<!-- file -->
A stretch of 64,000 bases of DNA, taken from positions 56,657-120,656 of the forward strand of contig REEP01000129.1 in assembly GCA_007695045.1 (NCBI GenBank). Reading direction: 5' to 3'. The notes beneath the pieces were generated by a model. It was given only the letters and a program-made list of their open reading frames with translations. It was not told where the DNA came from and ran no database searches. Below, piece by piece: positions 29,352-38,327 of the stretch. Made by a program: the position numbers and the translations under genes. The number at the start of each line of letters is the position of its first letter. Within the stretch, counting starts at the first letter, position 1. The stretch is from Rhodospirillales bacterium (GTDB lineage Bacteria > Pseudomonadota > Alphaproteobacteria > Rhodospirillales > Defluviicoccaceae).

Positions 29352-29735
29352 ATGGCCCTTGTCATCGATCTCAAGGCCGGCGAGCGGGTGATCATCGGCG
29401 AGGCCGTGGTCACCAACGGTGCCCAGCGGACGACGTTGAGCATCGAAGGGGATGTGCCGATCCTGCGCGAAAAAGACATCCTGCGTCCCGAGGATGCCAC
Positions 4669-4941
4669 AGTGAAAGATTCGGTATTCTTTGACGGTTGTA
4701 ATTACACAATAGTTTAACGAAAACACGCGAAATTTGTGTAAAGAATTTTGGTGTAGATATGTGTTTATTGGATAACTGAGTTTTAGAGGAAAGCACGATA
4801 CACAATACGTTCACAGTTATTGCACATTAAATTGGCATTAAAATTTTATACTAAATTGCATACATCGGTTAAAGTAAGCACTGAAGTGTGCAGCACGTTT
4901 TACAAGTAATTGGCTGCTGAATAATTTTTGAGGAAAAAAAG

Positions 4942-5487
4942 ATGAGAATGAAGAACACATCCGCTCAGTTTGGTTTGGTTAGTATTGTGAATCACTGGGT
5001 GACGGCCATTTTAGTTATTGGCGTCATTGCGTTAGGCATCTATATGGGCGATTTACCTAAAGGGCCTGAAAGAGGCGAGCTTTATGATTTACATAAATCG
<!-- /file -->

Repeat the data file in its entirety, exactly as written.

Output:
A stretch of 64,000 bases of DNA, taken from positions 56,657-120,656 of the forward strand of contig REEP01000129.1 in assembly GCA_007695045.1 (NCBI GenBank). Reading direction: 5' to 3'. The notes beneath the pieces were generated by a model. It was given only the letters and a program-made list of their open reading frames with translations. It was not told where the DNA came from and ran no database searches. Below, piece by piece: positions 29,352-38,327 of the stretch. Made by a program: the position numbers and the translations under genes. The number at the start of each line of letters is the position of its first letter. Within the stretch, counting starts at the first letter, position 1. The stretch is from Rhodospirillales bacterium (GTDB lineage Bacteria > Pseudomonadota > Alphaproteobacteria > Rhodospirillales > Defluviicoccaceae).

Positions 29352-29735
29352 ATGGCCCTTGTCATCGATCTCAAGGCCGGCGAGCGGGTGATCATCGGCG
29401 AGGCCGTGGTCACCAACGGTGCCCAGCGGACGACGTTGAGCATCGAAGGGGATGTGCCGATCCTGCGCGAAAAAGACATCCTGCGTCCCGAGGATGCCAC
Positions 4669-4941
4669 AGTGAAAGATTCGGTATTCTTTGACGGTTGTA
4701 ATTACACAATAGTTTAACGAAAACACGCGAAATTTGTGTAAAGAATTTTGGTGTAGATATGTGTTTATTGGATAACTGAGTTTTAGAGGAAAGCACGATA
4801 CACAATACGTTCACAGTTATTGCACATTAAATTGGCATTAAAATTTTATACTAAATTGCATACATCGGTTAAAGTAAGCACTGAAGTGTGCAGCACGTTT
4901 TACAAGTAATTGGCTGCTGAATAATTTTTGAGGAAAAAAAG

Positions 4942-5487
4942 ATGAGAATGAAGAACACATCCGCTCAGTTTGGTTTGGTTAGTATTGTGAATCACTGGGT
5001 GACGGCCATTTTAGTTATTGGCGTCATTGCGTTAGGCATCTATATGGGCGATTTACCTAAAGGGCCTGAAAGAGGCGAGCTTTATGATTTACATAAATCG